A change in the treatment of loans taken out by ‘non-doms’

HMRC has announced an important change in the treatment of loans used in the UK by ‘non-doms’ (individuals who are resident but not domiciled in the UK, and who are taxed on the ‘remittance basis’).

The background

Previously, HMRC has issued guidance that where foreign income or gains are used as security for a loan which is brought to the UK (or is obtained here), they would not treat the security as being remitted to the UK but would instead look to the funds used to service the debt, being both interest and principal repayments. If clean capital funds were used to service the loan, then there would be no remittance. If previously untaxed foreign income or gains were used to service the loan, then these would be treated as remittances.

This treatment was stated to apply where the loan was on commercial terms with regular payments being made. HMRC had previously indicated that it was concerned about loans where the interest was rolled up and not actually paid.

HMRC has now withdrawn their previous statements in relation to this practice, and referred to them as 'concessionary'.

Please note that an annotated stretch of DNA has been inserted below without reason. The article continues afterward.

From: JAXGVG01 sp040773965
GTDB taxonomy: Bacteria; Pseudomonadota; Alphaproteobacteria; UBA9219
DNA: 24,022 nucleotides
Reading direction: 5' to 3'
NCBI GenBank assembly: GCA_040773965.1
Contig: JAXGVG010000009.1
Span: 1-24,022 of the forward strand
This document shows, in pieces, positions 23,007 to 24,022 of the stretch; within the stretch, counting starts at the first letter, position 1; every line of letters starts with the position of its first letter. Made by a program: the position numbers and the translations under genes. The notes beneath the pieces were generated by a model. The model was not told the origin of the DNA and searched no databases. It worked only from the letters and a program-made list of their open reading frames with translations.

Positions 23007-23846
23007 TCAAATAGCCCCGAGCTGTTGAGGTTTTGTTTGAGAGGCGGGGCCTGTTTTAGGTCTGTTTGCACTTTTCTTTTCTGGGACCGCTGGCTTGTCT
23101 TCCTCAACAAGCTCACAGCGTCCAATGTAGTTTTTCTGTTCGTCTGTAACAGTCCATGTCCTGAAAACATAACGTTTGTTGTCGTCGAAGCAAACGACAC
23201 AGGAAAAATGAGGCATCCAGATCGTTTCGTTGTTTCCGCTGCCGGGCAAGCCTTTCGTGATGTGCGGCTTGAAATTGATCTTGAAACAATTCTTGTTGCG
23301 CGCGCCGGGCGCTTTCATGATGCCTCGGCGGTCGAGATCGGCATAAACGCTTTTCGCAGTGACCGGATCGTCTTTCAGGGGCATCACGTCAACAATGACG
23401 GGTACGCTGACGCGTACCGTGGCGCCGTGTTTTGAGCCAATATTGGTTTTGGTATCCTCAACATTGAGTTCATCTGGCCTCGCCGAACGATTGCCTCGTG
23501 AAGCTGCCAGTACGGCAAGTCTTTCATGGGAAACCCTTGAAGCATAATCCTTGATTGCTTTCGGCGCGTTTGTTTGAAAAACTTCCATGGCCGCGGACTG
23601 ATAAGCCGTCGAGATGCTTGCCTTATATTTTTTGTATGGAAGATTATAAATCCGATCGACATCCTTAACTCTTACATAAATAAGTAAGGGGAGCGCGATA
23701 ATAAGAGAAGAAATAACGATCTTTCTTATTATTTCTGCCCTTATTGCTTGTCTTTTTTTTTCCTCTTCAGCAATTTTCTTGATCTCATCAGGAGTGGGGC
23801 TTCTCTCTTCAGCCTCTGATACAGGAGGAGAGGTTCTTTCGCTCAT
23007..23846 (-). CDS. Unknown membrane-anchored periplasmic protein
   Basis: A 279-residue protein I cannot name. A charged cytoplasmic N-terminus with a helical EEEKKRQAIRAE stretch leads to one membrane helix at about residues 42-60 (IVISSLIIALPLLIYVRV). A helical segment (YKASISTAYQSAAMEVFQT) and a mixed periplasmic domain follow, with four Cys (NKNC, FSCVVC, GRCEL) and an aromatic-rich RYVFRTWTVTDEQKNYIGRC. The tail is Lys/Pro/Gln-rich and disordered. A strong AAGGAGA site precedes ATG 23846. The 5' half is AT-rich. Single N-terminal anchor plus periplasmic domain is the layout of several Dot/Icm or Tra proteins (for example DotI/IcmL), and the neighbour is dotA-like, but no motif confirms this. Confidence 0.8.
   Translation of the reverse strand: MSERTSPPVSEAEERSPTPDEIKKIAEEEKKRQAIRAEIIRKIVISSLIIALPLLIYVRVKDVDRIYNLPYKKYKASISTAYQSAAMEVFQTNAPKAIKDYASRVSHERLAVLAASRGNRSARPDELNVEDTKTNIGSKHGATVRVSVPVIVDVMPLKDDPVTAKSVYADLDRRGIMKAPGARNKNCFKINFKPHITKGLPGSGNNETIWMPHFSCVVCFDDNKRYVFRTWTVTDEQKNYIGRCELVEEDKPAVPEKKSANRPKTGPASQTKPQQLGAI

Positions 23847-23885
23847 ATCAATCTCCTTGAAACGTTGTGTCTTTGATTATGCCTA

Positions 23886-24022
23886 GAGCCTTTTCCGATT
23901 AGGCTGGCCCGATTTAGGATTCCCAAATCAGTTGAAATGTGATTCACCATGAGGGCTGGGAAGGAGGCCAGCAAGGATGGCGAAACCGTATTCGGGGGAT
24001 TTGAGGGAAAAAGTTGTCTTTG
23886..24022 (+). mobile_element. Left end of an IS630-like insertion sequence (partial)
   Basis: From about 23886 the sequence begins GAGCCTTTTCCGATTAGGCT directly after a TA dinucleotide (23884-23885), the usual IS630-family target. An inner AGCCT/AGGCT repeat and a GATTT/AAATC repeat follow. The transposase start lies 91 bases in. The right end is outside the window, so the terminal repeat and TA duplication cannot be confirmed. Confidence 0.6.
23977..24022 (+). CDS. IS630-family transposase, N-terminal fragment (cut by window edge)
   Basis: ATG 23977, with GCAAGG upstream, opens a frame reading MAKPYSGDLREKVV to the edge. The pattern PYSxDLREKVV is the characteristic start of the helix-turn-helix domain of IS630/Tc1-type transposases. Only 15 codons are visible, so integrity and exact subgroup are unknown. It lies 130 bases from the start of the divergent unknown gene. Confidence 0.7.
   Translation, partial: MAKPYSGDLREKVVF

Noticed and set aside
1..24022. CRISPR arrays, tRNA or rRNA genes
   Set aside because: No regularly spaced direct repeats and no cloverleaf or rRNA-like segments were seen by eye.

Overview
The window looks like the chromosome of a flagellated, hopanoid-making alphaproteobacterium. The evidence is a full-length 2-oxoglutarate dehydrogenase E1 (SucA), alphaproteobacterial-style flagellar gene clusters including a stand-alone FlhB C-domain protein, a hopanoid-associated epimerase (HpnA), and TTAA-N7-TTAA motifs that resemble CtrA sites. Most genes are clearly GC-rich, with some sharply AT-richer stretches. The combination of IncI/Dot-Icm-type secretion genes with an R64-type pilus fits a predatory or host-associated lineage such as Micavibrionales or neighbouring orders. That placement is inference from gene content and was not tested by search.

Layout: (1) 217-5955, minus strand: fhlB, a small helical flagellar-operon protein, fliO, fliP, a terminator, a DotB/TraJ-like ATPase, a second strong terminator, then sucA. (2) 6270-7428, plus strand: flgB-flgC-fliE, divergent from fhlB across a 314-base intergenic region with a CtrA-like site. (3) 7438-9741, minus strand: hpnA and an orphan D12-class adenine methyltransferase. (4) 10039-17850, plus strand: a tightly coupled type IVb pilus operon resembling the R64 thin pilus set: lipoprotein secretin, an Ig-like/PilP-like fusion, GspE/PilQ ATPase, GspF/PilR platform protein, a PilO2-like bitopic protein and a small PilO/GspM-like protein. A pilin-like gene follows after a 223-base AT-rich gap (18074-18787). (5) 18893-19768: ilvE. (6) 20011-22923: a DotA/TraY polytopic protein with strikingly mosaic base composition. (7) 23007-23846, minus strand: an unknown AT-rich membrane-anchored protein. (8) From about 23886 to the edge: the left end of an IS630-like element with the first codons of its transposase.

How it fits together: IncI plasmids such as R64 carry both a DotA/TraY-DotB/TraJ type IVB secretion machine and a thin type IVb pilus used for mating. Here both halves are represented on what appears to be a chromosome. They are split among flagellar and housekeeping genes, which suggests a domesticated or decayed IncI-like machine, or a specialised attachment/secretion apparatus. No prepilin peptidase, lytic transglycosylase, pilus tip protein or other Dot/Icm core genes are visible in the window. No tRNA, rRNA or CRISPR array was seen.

HMRC’s revised view

HMRC has changed its approach with effect from 4 August 2014. From that date funds raised in, or brought to, the UK under a loan facility secured against funds representing foreign income and gains will be treated as remittances of the income or gains secured. If interest payments or loan repayments are subsequently made from different foreign income or gains this will result in a further remittance and, effectively, a double charge.

Existing loans

HMRC has indicated that where non-doms have used foreign income or gains as collateral for such a loan before 4 August 2014 and have not declared a remittance they should notify full details to HMRC. These arrangements will not be regarded as giving rise to a tax liability provided they are within the terms of HMRC’s previous practice and by 31 December 2015 the taxpayer gives a written undertaking (which is subsequently honoured) that:

• the existing security either has been or will be replaced before 5 April 2016 by security that does not represent foreign income or gains; or
• the loan (or part of the loan) that was remitted to the UK either has been repaid or will be repaid before 5 April 2016.


This is yet another example of HMRC withdrawing guidance with retrospective effect on which taxpayers have relied. If you have taken a loan secured by untaxed foreign income or gains, action will be required to avoid a taxable remittance arising. Please contact your usual advisor at Moore Stephens who will be pleased to assist.


Private client tax team

Related links

Private client tax